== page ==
British charm offensive in Brazil

Nieuws | de redactie
24 april 2013 | The British Ministers of Business and Universities tour Mexico, Colombia and Brazil in order to attract more students from Latin America. This charm offensive will not only help Latin American students to pursue their dreams, but it will also help to repair the gap in the budget of British universities.

This new focus on South-America might be a response to the dropping numbers of international students in the UK due to tighter visa rules for students. The number of Indian students in the UK, traditionally the largest source of international talent, has dropped last year by 25 percent. 

This is bad news for British universities since they financially depend more and more on the higher tuition fees international students pay. Latin American students can play a key role in mending this disastrous drop in enrolments and the resulting drop in income. The drop in international students comes at a time when participation of British students hits an all time high and nearly touches the ‘magic 50% mark’.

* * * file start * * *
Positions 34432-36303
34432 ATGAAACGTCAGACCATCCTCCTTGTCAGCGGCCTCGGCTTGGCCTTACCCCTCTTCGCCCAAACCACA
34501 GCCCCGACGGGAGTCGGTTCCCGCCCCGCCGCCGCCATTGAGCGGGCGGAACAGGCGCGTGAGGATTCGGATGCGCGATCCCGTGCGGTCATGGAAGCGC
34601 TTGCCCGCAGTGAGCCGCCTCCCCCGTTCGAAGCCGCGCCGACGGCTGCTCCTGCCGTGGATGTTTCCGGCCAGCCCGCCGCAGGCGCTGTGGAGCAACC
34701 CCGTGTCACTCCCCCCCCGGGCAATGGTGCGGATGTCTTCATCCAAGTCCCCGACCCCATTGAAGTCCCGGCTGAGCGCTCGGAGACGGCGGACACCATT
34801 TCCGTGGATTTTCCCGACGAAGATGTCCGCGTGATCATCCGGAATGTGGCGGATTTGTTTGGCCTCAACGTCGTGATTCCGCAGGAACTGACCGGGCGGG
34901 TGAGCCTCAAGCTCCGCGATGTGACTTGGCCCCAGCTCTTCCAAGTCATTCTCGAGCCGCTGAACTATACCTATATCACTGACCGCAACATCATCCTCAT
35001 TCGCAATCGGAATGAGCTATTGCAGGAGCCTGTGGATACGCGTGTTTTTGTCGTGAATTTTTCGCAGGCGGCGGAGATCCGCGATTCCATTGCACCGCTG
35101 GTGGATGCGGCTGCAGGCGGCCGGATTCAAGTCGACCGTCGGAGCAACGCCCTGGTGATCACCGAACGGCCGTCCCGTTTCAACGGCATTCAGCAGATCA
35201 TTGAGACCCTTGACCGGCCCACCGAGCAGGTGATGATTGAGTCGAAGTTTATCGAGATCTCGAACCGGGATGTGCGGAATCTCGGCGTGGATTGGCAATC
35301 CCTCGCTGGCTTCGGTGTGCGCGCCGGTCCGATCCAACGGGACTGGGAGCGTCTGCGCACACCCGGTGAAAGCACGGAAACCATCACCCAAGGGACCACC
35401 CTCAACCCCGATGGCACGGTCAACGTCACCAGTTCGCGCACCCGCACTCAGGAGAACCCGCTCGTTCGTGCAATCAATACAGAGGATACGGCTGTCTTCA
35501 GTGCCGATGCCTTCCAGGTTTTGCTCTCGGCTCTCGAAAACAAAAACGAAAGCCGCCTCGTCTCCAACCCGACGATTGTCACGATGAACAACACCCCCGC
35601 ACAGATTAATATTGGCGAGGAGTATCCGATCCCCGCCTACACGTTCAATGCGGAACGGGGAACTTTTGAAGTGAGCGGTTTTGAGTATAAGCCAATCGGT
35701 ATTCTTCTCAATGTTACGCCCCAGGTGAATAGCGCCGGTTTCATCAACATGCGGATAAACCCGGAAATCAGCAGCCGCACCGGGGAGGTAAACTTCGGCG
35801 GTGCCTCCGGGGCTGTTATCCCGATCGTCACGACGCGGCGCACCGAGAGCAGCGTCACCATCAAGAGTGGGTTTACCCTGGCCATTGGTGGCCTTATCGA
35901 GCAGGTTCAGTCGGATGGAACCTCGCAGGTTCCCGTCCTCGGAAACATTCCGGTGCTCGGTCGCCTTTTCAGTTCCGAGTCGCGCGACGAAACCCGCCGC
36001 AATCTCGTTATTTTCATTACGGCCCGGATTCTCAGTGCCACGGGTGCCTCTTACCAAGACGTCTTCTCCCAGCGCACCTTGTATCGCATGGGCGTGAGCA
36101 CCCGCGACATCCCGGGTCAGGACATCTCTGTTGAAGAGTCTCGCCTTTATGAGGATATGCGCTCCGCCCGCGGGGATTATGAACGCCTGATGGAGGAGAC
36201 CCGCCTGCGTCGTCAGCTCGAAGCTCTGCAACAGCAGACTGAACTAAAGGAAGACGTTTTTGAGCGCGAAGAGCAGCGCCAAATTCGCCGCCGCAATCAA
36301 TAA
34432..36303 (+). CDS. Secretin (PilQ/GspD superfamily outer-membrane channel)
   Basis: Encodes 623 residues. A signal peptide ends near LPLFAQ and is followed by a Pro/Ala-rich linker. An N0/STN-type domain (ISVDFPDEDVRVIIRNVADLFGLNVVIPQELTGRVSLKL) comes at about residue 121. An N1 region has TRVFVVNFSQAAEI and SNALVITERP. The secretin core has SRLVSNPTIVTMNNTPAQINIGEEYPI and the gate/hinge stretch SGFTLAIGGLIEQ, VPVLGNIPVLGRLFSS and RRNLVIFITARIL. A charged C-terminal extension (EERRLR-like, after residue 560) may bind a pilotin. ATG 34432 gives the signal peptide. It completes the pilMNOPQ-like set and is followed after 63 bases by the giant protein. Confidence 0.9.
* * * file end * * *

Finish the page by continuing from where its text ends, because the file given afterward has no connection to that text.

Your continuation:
Talent and money

For many South-American students a degree in a prestigious university like Oxford or Cambridge is very attractive. This is not only true for an individual, but also on a national level this is stimulated. In order to stimulate Brazilian students to study abroad, Brazil started the ambitious “Science without Borders” program.

The goal is to enable more than 100.000 Brazilian students to study in North America or Europe. Next to the UK, Brazilian students can also choose for studies in France, Germany, Italy and the United States. The ‘Science without Borders’ program can boost the representation of Brazilian students in the UK. Currently there are more students from Jordan and Kuwait in the UK than from the ‘economic motor of Latin America’.

A welcome side effect of all this Brazilian talent is that it will at up to 250 million Euros to the British economy. The strengthened collaboration between the UK and the Latin American countries will also bring new opportunities to both countries in the form of study exchanges or research collaborations.

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